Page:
Does criminal law apply to climate change? Do we need to draft new criminal laws to deal with climate change? What about laws on the books today?
This gets shockingly little academic or public discussion. It has had some, and it’s growing, but it’s still minimal and on the fringe. There is the Centre for Climate Crime Analysis, in the Hague, which chiefly work on matters which are crimes already and are simply not prosecuted. There is a recent article by Jeffrey Sachs titled, “Trump’s failure to fight climate change is a crime against humanity.” Sachs opens the editorial with;
President Donald Trump, Florida Gov. Rick Scott, Florida Sen. Marco Rubio, and others who oppose action to address human-induced climate change should be held accountable for climate crimes against humanity. They are the authors and agents of systematic policies that deny basic human rights to their own citizens and people around the world, including the rights to life, health, and property. These politicians have blood on their hands, and the death toll continues to rise.
There is a book called Unprecedented Crime: Climate Science Denial and Game Changers for Survival, by Dr. Peter D. Carter and Elizabeth Woodworth. And there’s more out there, but still not that much.
Generally people seem to think that it would require new laws, and since it is a fundamental tenet of criminal law that it cannot be retroactive, it would not apply to acts done today or in the past.
First, let’s consider a few facts:
- emissions are actually continuing to rise
- oil companies and governments have known about climate change for decades
- oil companies (and governments?) have actively hidden what they knew for decades
- Despite an agreement which is a good start (Paris), and some effort by a few nations, not nearly enough has been done (as evidenced by point #1, and not meaning to belittle the amazing efforts of some people and countries)
- People are already dying of climate change effects
It’s safe to assume that there are people out there laying up awake at night thinking, “what will my child eat, will our home where we have lived for generations be underwater in 20 years, will my child be a climate refugee and potentially stopped at the border of the only safe haven and once there brutalised for needing shelter? Killed?” The terrifying scenarios are unlimited, and the fears are real and justified.
It seems only fair, if there are people out there thinking that – that there should also be people laying awake thinking, “what am I going to do when the law, and justice, comes to fetch me and hold me to account for the things I have done?”
Realistically, there is probably no-one lying awake thinking that. Yet. This is not vengefulness, or mean-spiritedness. It’s part of what undergirds our entire social structure. Criminal responsibility for acts which are harmful to society is an essential element of organized society. It has failed in regards to climate change. So far.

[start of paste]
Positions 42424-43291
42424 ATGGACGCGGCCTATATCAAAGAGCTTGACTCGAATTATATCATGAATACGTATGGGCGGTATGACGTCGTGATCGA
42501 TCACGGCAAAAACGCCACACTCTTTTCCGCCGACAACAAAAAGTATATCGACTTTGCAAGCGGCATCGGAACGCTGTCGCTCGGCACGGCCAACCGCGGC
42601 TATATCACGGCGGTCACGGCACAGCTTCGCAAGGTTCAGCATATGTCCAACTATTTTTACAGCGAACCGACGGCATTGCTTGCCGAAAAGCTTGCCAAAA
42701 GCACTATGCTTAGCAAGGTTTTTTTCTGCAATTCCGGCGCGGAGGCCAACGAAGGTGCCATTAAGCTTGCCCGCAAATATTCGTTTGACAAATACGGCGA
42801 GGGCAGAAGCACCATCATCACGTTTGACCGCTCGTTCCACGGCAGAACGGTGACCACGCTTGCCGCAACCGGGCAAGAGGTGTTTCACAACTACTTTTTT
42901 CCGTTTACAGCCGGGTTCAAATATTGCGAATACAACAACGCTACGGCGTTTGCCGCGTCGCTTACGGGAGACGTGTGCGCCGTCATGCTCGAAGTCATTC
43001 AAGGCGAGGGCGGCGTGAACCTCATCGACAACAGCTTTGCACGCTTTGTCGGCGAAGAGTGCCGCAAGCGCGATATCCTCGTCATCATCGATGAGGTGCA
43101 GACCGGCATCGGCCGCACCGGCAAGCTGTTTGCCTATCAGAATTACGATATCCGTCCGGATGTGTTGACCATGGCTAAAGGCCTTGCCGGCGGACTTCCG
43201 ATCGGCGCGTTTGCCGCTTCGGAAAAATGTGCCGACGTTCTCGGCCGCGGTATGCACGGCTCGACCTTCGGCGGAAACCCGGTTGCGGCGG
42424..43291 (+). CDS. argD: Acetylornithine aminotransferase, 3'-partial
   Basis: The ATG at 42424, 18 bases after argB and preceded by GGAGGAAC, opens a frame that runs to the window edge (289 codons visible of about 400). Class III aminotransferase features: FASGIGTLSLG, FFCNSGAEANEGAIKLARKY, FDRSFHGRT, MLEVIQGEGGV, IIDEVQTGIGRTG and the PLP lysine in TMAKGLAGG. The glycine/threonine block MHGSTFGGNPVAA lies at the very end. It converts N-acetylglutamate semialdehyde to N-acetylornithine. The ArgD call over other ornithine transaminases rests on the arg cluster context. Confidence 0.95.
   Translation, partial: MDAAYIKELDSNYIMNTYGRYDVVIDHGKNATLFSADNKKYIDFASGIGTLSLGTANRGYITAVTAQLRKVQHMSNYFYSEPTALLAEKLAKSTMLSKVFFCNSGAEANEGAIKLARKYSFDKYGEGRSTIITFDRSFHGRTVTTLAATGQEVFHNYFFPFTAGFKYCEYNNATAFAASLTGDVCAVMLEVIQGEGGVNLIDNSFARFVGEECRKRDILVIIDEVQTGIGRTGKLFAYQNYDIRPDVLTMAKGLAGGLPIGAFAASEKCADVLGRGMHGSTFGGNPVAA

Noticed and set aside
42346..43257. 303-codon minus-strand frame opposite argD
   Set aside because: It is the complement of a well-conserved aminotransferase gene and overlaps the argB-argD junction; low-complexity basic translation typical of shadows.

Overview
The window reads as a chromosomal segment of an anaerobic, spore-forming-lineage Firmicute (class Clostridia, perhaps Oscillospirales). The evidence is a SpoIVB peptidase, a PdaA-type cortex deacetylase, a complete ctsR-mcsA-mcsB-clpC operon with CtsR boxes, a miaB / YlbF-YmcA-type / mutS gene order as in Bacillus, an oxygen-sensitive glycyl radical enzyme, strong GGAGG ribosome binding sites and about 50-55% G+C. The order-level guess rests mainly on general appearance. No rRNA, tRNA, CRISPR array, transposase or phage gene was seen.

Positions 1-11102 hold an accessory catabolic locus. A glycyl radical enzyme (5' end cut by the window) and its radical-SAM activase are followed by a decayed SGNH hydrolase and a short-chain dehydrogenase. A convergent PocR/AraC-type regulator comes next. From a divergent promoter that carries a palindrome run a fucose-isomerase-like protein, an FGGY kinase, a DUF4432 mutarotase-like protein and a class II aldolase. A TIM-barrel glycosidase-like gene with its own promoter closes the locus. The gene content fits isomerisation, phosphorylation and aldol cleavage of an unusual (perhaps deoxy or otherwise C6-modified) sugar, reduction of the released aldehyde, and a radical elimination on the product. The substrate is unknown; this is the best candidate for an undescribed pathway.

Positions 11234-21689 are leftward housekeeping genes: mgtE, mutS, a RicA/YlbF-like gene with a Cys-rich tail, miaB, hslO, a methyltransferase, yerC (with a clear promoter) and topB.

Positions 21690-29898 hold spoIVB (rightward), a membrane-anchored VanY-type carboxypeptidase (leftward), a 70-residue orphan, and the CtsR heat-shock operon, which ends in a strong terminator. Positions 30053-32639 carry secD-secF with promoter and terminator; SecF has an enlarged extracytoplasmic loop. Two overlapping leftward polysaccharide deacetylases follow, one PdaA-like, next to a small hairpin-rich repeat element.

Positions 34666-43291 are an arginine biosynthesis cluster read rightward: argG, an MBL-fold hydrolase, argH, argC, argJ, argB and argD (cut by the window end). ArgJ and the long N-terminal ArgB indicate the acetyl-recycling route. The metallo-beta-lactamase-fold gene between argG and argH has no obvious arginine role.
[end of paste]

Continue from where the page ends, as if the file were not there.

In this context it’s helpful to consider the broader purposes of criminal law – why have it? Around the world there are five objectives which are widely accepted as being the objectives of criminal law: retribution, deterrence, incapacitation, rehabilitation and restoration.
The purposes of sentencing are also useful tools to reflect on the goals of criminal law, and are clearly laid out in Canadian law, in s. 718 of the Criminal Code. They are: denunciation, deterrence, separation from society, rehabilitation, reparations, encouraging responsibility in the offender, and acknowledging harm done to the community.
Regarding climate change, all of these things are lacking in the western world. Those in the world who are largely responsible for the coming deaths and displacement of millions have not been encouraged to have any sense of responsibility. There is no deterrence, because there’s no price to pay, as evidenced by the fact that no price has been paid by anyone, no-one has been held responsible (criminally).
But it doesn’t take a lot of imagination to ask, how many “Camp Fires” do we need before the public cries for justice? And not environmental justice, intergenerational justice, climate justice, or any other new term, just plain old justice. We will see.
And many questions flow from that, far more than can be analysed in a short blog post. Like – aren’t there defenses, and wouldn’t it be really difficult to prove charges like this beyond a reasonable doubt? Yes, of course, those are the hurdles of criminal justice. Not impossible, just challenging. A challenge which has been bravely tackled for hundreds of years.
But also questions like – does making decisions which will cost hundreds, thousands, millions, tens of millions of lives, and making those decisions dishonestly, and with knowledge of the coming harm, ground any specific criminal charge? Murder? Manslaughter? Criminal negligence causing death?
Could it, should it? This blog will continue to examine these questions in our steeply changing times.